The 10 Biggest Data Center Stories Of 2010

Pinning down the top 10 data center stories of 2010 is a difficult job because the trends and news that impacted data centers over the past 12 months or so stem from the impacts of a wide range of technologies.

To look at the "Year in Data Centers," one has to look at the "Year in Cloud Computing," the "Year in Virtualization," the "Year in Storage," the "Year in Servers," and more.

CRN has done the looking, and come up with some of the most important stories which impacted data centers in 2010. And, as one might expect from as fast changing an environment as data centers, these stories will continue to have their impact in 2011 and beyond.

Server virtualization reached a tipping point in 2010. IDC was widely reported by media outlets such as to have said at the Interop conference in Las Vegas that virtual servers deployments in 2010 should outnumber those of physical servers.

Gartner said in September that over 80 percent of enterprises now have a virtualization program or project, and that 25 percent of all server workloads should be virtualized by year-end.

This is significant to the future of the data center, as virtual servers not only reduce the capital expense and operating expernse related to buying, powering, and cooling physical servers, they also serve as the base on which other virtualized services including cloud computing are built.

One nice thing about all those new virtual servers is that they can do almost everything a physical server can do, including be configured for use as an appliance.

Virtual appliances in 2010 started springing up almost everywhere, including from a wide range of storage, security, and application vendors. Most are rather small and inexpensive versions of the vendors' hardware appliances.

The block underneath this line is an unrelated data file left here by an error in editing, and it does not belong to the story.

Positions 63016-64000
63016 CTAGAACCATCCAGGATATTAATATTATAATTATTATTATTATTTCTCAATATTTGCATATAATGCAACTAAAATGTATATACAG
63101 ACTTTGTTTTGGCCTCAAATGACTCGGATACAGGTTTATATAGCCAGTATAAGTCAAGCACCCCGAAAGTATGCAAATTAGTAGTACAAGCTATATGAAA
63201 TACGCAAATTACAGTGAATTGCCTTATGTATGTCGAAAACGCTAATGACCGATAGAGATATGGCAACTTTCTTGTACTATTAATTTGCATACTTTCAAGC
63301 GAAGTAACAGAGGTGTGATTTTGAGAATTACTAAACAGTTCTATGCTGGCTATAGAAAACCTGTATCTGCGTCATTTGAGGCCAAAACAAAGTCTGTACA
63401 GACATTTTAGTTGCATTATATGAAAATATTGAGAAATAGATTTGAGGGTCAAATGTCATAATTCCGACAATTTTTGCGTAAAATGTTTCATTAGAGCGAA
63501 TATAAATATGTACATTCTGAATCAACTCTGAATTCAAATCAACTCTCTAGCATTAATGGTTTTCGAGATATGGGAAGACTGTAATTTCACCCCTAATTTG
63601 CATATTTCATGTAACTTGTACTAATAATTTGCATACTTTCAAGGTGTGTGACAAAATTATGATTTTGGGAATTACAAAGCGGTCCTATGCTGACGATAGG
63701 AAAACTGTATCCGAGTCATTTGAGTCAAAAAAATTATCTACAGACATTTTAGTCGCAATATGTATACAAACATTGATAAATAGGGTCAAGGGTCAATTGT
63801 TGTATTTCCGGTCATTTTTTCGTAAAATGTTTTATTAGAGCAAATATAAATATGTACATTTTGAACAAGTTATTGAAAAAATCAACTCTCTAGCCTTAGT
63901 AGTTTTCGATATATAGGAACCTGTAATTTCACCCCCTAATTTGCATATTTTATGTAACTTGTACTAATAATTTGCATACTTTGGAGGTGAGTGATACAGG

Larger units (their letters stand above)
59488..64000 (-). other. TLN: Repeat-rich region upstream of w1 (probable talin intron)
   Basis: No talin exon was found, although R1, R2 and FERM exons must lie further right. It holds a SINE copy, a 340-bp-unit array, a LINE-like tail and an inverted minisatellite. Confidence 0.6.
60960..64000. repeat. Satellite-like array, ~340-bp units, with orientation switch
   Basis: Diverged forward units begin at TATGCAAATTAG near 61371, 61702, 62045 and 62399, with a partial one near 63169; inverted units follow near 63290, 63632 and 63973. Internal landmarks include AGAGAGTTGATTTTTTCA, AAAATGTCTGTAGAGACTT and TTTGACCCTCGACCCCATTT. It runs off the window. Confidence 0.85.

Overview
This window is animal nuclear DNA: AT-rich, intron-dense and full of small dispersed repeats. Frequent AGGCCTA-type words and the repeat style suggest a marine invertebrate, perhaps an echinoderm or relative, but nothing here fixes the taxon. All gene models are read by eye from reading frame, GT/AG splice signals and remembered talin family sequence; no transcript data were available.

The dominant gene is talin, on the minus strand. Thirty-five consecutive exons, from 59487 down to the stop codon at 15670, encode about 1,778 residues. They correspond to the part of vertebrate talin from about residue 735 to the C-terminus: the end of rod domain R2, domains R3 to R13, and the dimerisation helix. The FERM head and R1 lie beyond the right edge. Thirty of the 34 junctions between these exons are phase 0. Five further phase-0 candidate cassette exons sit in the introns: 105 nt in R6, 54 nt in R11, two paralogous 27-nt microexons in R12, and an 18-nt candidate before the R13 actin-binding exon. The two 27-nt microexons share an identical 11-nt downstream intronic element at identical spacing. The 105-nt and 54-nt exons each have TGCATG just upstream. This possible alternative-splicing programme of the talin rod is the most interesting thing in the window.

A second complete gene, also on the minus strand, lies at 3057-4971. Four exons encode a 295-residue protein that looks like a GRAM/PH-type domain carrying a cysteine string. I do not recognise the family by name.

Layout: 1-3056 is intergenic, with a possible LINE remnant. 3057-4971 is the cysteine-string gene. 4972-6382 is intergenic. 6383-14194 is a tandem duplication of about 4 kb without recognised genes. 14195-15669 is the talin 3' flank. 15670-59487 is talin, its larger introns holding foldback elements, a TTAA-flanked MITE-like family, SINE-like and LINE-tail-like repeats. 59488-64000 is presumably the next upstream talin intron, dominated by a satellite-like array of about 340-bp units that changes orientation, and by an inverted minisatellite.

But not all. Silver Peak, for instance, introduced a virtual WAN optimization appliance which lists for about $70,000. It can replace part of the company's physical WAN appliances which cost $200,000 or more.

Converged infrastructure is the combining of multiple types of resources, including storage, computing, and networking into a single managed data center architecture. The two leaders in the converged infrastructure market, Hewlett Packard and Cisco, see this as the way to lock customers into those vendor's product offerings and keep out the competition. Both in 2010 beefed up their offerings in a dramatic fashion. HP in September closed a $2.35 billion acquisition of storage vendor 3PAR, and is integrating its new storage tech into its converged infrastructure and cloud computing businesses. Cisco introduced its second generation blade servers only a year after it entered the server market. Cisco, which does not offer storage arrays, expanded its partnerships with NetApp and EMC, two vendors who are arch rivals for both customers' and Cisco's affection. The NetApp relationship has blossomed, a fact not lost on EMC, which was Cisco’s exclusive storage partner in early 2010.

Oracle in early 2010 closed its acquisition of Sun Microsystems and celebrated by killing off much of Sun's hardware products and then combining its software and remaining server, storage, and thin client products into appliance-like solutions. Oracle hopes that by tightly integrating its software and hardware into appliance-like offerings, it can increase its footprint in the data center by crowding out the hardware vendors, particularly HP. In fact, Oracle made it clear it no longer needs its 20-plus-year-relationship with HP by hiring that company’s ex-CEO Mark Hurd to be Oracle's new co-president days after his unceremonious departure from HP.

HDS, Dell, IBM, and others launched new converged infrastructure initiatives to in 2010 in moves to increase their ability to compete in building future data centers and prepare for cloud computing. Hitachi Data Systems unveiled plans to bring Hitachi blade servers, currently sold in Japan, into the U.S. market in 2011 to go with its storage technology. Dell enhanced its converged infrastructure strategy of combining its own server and storage technologies with partners' networking equipment by adding new management capabilities to its Virtual Integrated System platform to manage multi-vendor hardware as a single resource. IBM, meanwhile, acquired Blade Network Technologies to integrate its own networking products to its blade server and storage products for a more comprehensive converged infrastructure offering.